Ms. Kathryn McCulloch: We visit the targets on a yearly basis. Each year we are looking at trying to move the performance marker. We have provincial targets, and once we hit the provincial targets—I think that’s agreed—the provincial targets have been set—
Ms. Kathryn McCulloch: It really is individual. I’ll go through some of them. Central LHIN was at or below or within 10% of the LHIN target on all 15 of their indicators—there are 15 current indicators. Central East was at or below their LHIN performance targets for 10 of their 14 indicators. For 12 of 15 indicators, the majority of LHINS were at or below or within 10% of LHIN targets. So it varies, and it varies by target. For the 12 of 15 indicators that they were at or below, the ones that have particular issues are around knee replacements, and that’s often an issue around surgeon availability, and repeat unscheduled emergency visits. However, we have continued to see the LHINs perform year over year or improve year over year.
Mme France Gélinas: It has to do with the last bullet, that physicians, podiatrists, dentists and optometrists are not considered service providers. Was this a policy decision or is there a reason within the laws that exist that those were excluded?
The Chair (Mr. Ernie Hardeman): It’s getting rather confusing. If someone was just watching it on camera and not hearing what was happening here, all of a sudden we have four people presenting instead of two.
The Chair (Mr. Ernie Hardeman): I would just point out that our program this afternoon was set up that for the first hour we would hear from the legal branch. We had the presentation, and we’re now having the questions. We then will be hearing from the ministry.
Mr. Robert Maisey: I did hear the question. Just for the transcript, I guess, I’ll repeat it. It was around subsection 2(3) and the list including podiatrists and physicians, and whether it was a policy choice or whether there was a legal reason. The answer is that it was a policy choice.
Mr. Robert Maisey: That’s right, except this provision would have to be changed, and I’m sure there would be other provisions in the Health Insurance Act that would also have to be changed. But by statute, the Legislative Assembly could change this provision so that physicians were funded and held accountable through LHINs, yes.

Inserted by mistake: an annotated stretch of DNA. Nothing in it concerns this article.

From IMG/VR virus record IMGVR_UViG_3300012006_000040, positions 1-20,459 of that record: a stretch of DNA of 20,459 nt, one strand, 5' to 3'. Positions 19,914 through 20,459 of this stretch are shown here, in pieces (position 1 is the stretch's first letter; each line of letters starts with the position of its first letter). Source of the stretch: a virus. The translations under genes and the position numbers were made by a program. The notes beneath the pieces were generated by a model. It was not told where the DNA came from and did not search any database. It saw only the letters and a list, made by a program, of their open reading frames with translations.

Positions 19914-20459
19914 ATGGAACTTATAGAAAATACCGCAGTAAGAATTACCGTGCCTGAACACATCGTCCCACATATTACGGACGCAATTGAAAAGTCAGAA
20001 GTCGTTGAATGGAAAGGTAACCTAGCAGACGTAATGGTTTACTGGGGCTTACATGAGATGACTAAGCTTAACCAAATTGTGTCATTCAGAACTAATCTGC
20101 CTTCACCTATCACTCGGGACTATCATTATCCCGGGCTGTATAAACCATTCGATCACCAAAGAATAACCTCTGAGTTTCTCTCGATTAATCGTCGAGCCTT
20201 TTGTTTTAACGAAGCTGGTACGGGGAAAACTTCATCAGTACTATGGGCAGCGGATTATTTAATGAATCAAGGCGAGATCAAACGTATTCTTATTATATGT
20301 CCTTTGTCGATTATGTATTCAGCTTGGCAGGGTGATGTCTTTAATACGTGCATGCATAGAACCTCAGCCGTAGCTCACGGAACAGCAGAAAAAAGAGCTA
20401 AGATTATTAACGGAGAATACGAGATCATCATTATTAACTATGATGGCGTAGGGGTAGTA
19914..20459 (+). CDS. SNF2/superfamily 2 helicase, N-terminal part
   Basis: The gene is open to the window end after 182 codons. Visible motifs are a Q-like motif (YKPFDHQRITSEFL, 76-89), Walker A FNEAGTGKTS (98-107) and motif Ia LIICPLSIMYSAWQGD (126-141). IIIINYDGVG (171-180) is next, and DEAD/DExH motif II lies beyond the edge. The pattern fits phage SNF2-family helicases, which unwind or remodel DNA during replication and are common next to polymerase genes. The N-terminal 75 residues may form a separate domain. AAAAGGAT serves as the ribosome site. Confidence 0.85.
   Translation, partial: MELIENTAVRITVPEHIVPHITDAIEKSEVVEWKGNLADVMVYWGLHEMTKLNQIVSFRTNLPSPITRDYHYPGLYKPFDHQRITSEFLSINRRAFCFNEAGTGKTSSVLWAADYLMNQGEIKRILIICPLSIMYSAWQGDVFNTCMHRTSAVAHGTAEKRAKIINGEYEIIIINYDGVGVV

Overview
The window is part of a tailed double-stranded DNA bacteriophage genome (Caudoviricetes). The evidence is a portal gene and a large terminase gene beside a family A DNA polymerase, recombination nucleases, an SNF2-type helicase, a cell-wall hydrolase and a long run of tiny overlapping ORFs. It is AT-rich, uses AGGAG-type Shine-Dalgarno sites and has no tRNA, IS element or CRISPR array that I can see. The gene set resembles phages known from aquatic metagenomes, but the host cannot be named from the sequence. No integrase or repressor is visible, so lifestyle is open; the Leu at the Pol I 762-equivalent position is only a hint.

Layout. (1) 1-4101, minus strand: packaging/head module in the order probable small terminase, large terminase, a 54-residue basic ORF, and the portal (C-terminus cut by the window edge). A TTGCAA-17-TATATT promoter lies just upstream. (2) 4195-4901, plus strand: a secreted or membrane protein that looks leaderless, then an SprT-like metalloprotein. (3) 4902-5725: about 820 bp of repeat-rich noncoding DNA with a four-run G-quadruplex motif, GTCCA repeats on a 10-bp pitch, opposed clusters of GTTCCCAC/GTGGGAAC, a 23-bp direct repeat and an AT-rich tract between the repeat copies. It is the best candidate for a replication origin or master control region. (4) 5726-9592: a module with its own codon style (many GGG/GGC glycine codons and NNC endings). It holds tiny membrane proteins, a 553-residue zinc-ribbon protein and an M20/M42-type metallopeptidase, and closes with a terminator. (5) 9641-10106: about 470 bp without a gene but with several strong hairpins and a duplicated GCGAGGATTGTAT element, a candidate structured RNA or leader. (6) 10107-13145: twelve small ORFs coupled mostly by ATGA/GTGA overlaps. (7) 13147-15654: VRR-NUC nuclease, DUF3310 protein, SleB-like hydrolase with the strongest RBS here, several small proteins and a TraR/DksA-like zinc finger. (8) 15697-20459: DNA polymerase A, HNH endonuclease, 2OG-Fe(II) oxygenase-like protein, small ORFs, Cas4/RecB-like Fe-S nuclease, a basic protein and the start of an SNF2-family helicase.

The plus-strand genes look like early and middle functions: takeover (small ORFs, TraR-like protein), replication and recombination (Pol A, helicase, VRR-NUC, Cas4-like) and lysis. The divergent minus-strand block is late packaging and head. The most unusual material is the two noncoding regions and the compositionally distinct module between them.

Mme France Gélinas: Okay. My next question is on your slide deck page 9. In there, the last bullet point, you say that the minister shall “Seek advice from mandated province-wide planning organizations”—you give the example of Cancer Care Ontario—“in developing the provincial plan” that they have to put out. Is the balance of how much comes from the ministry and how much comes from the planning organizations defined or is it really depending on how things go?
Part IV, funding and accountability, the last bullet point again: “LHINs can share information they receive from health service providers with each other, the minister and the Ontario Health Quality Council.”
“Can share” is different from “must share.” Is there any place in regulations or otherwise where it’s stated what must be shared with them and what information the LHINs could choose to not share, if they see fit?
Mr. Robert Maisey: There isn’t. The purpose of this section is to facilitate the sharing of information as needed; for example, where a health service provider, such as a significant hospital, provides services to residents in one or more LHINs, to allow those LHINs to share information back and forth between one another. So it’s permissive rather than mandatory.
Mme France Gélinas: So if the LHINs get patient-specific information, with this part of the bill, are they allowed to share patient-specific information with each other, with the minister and the Ontario Health Quality Council?
Mme France Gélinas: But it is for a patient who has consented to share; usually it has to do with complaints that they share that information with the LHIN. Then does that automatically mean that that personal information that the patient has willingly shared the LHIN becomes available to other LHINs, the minister and the Ontario Health Quality Council if that LHIN decides to share?
Mr. Robert Maisey: I don’t think it would be under this section, because this section deals with information that’s not personal health information. I think the way that that would be shared is either under the Freedom of Information and Protection of Privacy Act or under the Personal Health Information Protection Act. It wouldn’t be this section, because this section doesn’t authorize the LHIN to collect the personal health information.
Mme France Gélinas: All right. So, in my little brain, what you just said, does that mean that the personal health information supersedes the fact that the LHINs can share information, that if it is personal information that they have, they would not be allowed to share it, although we have written in section 22 of the bill the exact opposite?
Mr. Robert Maisey: Because section 22 speaks about, “A local health integration network may require ... any health service provider to which the network provides funding” to provide information to the network “other than personal health information.”
Mr. Robert Maisey: From the act, yes. That’s subsection 22(1). Your question is about subsection 22(4), and that section talks about, “A local health integration network may disclose information that it collects under this section.” So “under this section” means section 22, and section 22 provides that a LHIN can collect information “other than personal health information.”
Mme France Gélinas: Yes, exactly. Thank you. The second bullet point: “The minister, on the advice of a LHIN, can require a health service provider to cease operating, amalgamate with another health service provider, or transfer its operations to another entity.” Why couldn’t the LHIN do that on its own? Why the minister?